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PYRRHUS (c. 318-272 B.C.), king of Epirus, son of Aeacides, and a member of the royal family of the Molossians. He claimed descent from Pyrrhus, the son of Achilles, and was also connected with the royal family of Macedonia through Olympias, the mother of Alexander the Great. He became king when still a boy, and fought for Demetrius Poliorcetes at Ipsus in 305. He was sent to the court of Ptolemy as a hostage by Demetrius, married Ptolemy's step-daughter Antigone, and became in his turn a thorn in Demetrius' side. For some time he occupied most of Macedonia under the terms of a truce, but in 286 Lysimachus defeated him at Edessa and drove him back into Epirus.

In 281 Tarentum, in southern Italy, asked his assistance against Rome. Pyrrhus went with some 25,000 men, and might, with more whole-hearted assistance from the Greek cities, have been a fatal obstacle to the growth of Rome, faced with Etruscans and Gauls in the north as well as this reinforced opposition in the south. Greeks and Romans met at Heraclea, and Pyrrhus, with the advantage gained by his cavalry and elephants, com pletely defeated the consul M. Valerius Laevinus, but at the cost of very heavy losses. This battle is the origin of the phrase "a Pyrrhic victory." He advanced on Rome through Latium, but the towns were all garrisoned, and though the senate were inclined to agree to terms, the speech of Appius Claudius the censor decided them against it. Cineas, Pyrrhus' minister, was sent back with a refusal to negotiate as long as Pyrrhus' troops were in Italy.

In 279 Pyrrhus won another victory at Asculum in Apulia. He then went to Sicily with the idea of driving the Carthaginians out; his military operations were successful, and Rome and Carthage united in an alliance against him, while his despotic methods alienated the Sicilian cities. He stayed three years in Sicily, and then returned to Italy, but the Greek cities now entirely failed to support him, and he was completely defeated at Beneventum in 275. He left Italy, saying "what a battlefield I am leaving to Rome and Carthage"—a remark of some insight. The rest of his life was passed in wars at home, including a victory over Antigonus Gonatas, and an unsuccessful expedition into Sparta at the invita tion of Cleonymus in 273. He was killed in 272 in a night skirmish in a street in Argos. Pyrrhus wrote a history of the art of war which is praised by Cicero, and quoted by Dionysius of Halicar-: nassus and Plutarch.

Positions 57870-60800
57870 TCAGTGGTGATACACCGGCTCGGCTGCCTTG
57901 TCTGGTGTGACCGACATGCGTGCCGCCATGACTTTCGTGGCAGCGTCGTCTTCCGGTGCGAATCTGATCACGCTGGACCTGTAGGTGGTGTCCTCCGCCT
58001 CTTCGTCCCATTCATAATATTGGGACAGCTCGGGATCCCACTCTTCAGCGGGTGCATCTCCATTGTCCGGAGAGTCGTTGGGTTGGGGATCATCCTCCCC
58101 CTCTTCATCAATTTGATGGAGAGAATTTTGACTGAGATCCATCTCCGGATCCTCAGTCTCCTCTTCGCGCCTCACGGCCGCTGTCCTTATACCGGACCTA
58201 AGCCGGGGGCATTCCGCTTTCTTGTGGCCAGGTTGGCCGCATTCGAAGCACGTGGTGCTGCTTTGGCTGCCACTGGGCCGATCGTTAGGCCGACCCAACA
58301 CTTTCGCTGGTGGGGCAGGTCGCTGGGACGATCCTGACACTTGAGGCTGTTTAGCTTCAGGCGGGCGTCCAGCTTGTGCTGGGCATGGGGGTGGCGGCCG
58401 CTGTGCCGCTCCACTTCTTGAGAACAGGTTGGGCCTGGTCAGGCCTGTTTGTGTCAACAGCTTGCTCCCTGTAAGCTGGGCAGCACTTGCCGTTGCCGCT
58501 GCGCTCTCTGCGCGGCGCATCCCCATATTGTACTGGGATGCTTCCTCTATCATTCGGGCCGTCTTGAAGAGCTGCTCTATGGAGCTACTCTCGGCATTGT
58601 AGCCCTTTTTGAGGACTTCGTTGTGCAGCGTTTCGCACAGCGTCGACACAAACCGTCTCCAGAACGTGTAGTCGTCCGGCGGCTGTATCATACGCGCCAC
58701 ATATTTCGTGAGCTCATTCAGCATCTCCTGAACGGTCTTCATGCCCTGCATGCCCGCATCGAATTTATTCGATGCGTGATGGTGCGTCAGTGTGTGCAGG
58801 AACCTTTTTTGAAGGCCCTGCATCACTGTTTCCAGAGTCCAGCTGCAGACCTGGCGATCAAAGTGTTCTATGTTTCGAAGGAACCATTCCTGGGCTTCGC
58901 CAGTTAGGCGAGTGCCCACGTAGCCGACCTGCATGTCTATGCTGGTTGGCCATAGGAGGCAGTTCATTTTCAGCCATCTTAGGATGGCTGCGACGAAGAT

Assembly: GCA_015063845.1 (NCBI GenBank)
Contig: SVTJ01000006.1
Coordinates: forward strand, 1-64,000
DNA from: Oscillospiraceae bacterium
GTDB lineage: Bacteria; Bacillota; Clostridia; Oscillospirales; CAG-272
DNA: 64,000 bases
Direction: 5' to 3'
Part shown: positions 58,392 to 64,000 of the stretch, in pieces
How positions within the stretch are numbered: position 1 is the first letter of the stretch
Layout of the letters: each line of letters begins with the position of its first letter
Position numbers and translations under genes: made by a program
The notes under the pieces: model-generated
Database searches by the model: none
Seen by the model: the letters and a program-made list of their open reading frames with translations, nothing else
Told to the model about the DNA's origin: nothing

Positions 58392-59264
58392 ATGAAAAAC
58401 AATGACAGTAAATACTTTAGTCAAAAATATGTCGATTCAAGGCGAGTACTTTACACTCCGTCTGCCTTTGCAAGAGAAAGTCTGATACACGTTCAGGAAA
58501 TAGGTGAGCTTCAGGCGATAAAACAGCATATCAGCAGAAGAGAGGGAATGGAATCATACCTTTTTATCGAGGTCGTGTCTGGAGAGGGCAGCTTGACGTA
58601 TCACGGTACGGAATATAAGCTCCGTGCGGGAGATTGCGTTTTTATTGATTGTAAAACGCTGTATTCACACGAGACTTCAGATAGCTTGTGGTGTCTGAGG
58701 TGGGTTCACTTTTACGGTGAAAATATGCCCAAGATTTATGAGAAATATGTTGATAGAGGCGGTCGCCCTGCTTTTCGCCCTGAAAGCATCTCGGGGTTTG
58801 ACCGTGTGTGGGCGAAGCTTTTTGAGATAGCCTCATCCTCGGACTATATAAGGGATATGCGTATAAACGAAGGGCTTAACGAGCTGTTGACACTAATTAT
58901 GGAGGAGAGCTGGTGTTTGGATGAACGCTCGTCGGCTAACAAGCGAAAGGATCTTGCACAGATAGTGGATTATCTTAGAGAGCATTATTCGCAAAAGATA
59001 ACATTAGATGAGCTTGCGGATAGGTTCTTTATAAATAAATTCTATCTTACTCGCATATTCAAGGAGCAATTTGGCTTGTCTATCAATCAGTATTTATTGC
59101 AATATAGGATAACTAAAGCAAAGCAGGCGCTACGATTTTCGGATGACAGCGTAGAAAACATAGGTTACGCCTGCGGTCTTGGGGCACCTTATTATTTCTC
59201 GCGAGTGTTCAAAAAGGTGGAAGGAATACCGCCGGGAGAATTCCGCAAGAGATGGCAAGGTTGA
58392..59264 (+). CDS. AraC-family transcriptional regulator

The chief ancient authority for the life of Pyrrhus is Plutarch; see also Polybius xviii. I I , and elsewhere ; Dion. Halic. xviii. 1, xix. 6-9; Pausanias i. 13 ; Justin xviii. 1, 2, xxiii. 3, xxv. 4, 5. Modern mono graphs by G. F. Hertzberg, "Rom and Konig Pyrrhus" (popular: in 0. Jager's Darstellungen aus der romischen Geschichte, 1870) ; R. von Scala, Der Pyrrhische Krieg (1884) , with map of Roman garrison sys tem in 281; R. Schubert, Geschichte des Pyrrhus (5894), with full list of authorities; also ROME: History.